Author Celebrates Mexican Culture, Shares Inspiration - SanTan Sun News SanTan Sun News

Author Celebrates Mexican Culture, Shares Inspiration

November 6th, 2018 SanTan Sun News
Author Celebrates Mexican Culture, Shares Inspiration

By Colleen Sparks

Managing Editor

A Chandler children’s book author who celebrates his Mexican heritage in tales about making tortillas and exploring historical sites took a page from his girlfriend’s life for his latest work.

Albert Monreal Quihuis wrote his first adult book, “Better Than Me” – the true story of his longtime girlfriend, Veronica Lamanes – about growing up in Mexico and Arizona as she and her charismatic, strong mother and grandmother dealt with betrayal, poverty, prejudice and a loved one’s murder.

His self-published book came after he wrote four children’s books, “Sofia’s Awesome Tamale Day,” “The Search for the Lost Art of Making Tortillas,” “Isabela’s Treasure” and “Sofia’s Summer Adventure.” “Sofia’s Awesome Tamale Day” was translated into Spanish.

Quihuis, a former financial planner and current Medicare broker, describes Mexican culture and historical figures in his books and stresses the importance of completing an education in order to shape one’s future and create a better life.

Readers can expect narratives about escaping in the night, a Mexican princess, ghost stories, a brothel, bullies, learning a new language, the Mexican Revolution and even Pancho Villa in the historic memoir, “Better Than Me.”

Quihuis, who has been in a relationship with Lamanes for nearly 15 years, said he was fascinated by her stories about growing up and suggested she record them.

He created an outline of her life but then ended up writing the book after asking hundreds of questions, conducting interviews, doing research and uncovering historical events during the time of her youth.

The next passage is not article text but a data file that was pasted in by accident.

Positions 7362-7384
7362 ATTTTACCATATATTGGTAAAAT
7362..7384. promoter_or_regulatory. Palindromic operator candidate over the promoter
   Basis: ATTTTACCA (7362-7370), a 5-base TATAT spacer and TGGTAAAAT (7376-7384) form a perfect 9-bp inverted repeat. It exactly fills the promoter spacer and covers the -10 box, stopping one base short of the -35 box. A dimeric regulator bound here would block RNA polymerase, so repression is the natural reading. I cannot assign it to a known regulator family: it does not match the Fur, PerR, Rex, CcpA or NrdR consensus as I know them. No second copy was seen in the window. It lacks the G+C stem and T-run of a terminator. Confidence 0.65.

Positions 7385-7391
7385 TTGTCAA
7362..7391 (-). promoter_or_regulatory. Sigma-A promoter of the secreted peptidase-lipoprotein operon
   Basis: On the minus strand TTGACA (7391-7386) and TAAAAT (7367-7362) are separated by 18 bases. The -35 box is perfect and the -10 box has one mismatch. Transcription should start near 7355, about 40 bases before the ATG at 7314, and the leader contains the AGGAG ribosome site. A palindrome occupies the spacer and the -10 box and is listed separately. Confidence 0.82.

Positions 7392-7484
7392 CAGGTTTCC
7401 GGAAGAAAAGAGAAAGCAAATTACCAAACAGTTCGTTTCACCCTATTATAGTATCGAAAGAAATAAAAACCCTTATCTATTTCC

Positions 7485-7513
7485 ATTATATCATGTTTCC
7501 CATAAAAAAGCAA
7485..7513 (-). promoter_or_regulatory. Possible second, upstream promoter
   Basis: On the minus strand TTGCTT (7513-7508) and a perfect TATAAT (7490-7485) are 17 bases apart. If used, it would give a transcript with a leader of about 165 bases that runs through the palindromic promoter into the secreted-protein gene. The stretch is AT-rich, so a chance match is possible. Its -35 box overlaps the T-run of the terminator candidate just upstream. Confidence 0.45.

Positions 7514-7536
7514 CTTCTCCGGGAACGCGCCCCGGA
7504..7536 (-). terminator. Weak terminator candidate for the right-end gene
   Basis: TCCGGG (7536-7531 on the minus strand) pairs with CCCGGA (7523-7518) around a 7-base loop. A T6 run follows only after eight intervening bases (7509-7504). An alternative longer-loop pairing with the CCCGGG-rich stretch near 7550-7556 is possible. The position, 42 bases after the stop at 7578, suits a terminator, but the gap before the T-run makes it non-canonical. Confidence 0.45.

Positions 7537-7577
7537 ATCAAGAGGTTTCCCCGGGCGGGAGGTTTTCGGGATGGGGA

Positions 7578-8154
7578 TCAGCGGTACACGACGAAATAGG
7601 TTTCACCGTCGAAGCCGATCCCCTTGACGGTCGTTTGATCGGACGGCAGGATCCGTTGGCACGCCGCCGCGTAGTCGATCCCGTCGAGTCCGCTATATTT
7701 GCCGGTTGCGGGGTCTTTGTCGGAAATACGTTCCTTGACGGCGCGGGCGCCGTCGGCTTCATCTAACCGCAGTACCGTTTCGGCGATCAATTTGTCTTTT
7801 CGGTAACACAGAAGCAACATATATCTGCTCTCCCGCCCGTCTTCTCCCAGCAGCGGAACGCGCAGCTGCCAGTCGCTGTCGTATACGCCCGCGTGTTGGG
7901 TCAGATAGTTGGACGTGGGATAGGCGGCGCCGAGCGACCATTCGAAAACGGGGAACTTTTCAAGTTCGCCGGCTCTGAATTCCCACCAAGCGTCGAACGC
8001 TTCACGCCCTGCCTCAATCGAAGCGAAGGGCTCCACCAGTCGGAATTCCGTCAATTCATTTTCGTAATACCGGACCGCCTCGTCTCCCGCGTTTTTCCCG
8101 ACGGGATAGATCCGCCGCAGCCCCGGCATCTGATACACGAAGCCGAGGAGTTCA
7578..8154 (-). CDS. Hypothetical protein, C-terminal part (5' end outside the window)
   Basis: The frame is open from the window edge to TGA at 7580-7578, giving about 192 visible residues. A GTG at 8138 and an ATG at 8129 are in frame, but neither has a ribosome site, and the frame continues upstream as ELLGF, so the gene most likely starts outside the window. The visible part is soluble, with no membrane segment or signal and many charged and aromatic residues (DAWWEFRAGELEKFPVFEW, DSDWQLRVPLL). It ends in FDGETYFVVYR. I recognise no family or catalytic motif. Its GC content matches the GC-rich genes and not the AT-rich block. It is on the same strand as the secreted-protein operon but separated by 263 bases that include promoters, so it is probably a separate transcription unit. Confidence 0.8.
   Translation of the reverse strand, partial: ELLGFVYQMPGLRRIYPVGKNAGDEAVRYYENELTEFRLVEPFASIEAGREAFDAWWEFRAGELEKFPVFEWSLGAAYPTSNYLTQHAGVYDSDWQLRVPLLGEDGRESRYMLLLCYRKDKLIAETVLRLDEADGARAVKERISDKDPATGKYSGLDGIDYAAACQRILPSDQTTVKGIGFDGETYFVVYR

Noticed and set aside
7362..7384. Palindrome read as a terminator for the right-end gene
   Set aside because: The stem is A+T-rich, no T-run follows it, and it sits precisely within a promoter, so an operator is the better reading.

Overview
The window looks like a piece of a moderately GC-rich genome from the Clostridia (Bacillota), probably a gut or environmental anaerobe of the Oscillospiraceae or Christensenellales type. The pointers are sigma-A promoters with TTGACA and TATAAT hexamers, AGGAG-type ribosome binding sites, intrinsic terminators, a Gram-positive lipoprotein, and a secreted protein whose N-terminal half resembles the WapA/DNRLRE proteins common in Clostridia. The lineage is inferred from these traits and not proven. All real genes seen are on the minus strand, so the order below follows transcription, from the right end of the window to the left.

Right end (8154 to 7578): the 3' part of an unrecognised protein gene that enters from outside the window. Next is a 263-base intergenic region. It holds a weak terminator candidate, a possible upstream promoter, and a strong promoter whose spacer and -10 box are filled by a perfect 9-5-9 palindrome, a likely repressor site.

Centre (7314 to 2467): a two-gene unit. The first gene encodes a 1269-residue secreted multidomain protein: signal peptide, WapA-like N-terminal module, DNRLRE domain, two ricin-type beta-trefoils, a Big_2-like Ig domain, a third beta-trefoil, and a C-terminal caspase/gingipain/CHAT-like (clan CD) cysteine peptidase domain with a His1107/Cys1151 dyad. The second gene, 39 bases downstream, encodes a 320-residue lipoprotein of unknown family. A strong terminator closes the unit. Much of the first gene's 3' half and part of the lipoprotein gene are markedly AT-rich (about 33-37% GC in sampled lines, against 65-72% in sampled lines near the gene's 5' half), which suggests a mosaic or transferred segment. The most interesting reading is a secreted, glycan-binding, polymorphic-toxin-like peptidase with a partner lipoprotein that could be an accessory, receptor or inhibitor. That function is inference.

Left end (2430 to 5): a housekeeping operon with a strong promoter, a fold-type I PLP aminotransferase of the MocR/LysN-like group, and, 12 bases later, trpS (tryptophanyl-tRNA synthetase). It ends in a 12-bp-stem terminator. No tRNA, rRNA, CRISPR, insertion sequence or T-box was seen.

“It’s based on a true story,” Quihuis said. “I use a lot of historical facts. I think people will see it to be very authentic in regards to the historical background. I want young people to see how if Veronica can stay focused and determined, take control of her own destiny, that’s what I want people to do, too.

“People of Mexican descent can see this and relate to this. There’s not a lot of books that people can read with culture and traditions. I want people who have very little knowledge of what it was like living in Mexico to have a better understanding.”

Lamanes was born in Empalme, Sonora, Mexico, as Luz Veronica, but always has gone by her middle name Veronica. She and her mother, father and three siblings (who were from a different father than Veronica’s) lived in Santa Ana, Sonora, Mexico.

Her mother Maria later discovered her husband, Ramon, Veronica’s father, was seeing another woman, and then learned he was still married to a third woman.

Ramon left Veronica and her family alone to face bills, late rent payments and little food to eat. Veronica and her mother and children then moved to Puerto Peñasco or Rocky Point, escaping in the night to avoid having to pay their creditors.

Quihuis described in the book how Veronica was an excellent student at the head of her class, but she struggled when she and her family moved across the border into the U.S. to Lukeville, Arizona.

At age 10, she had to learn English and some people bullied her, but “she always persevered and worked harder,” he said.

Lamanes eventually graduated at the top of her class from high school in Ajo, after becoming fluent in English and Spanish. She and Quihuis recently visited Ajo to celebrate her 40th high school reunion.

Lamanes has earned a bachelor’s degree in business and a master’s degree in business administration. She worked in the senior healthcare industry, owned a homecare agency and also was director of a retirement community. After 25 years working in healthcare, she left to work in the insurance industry.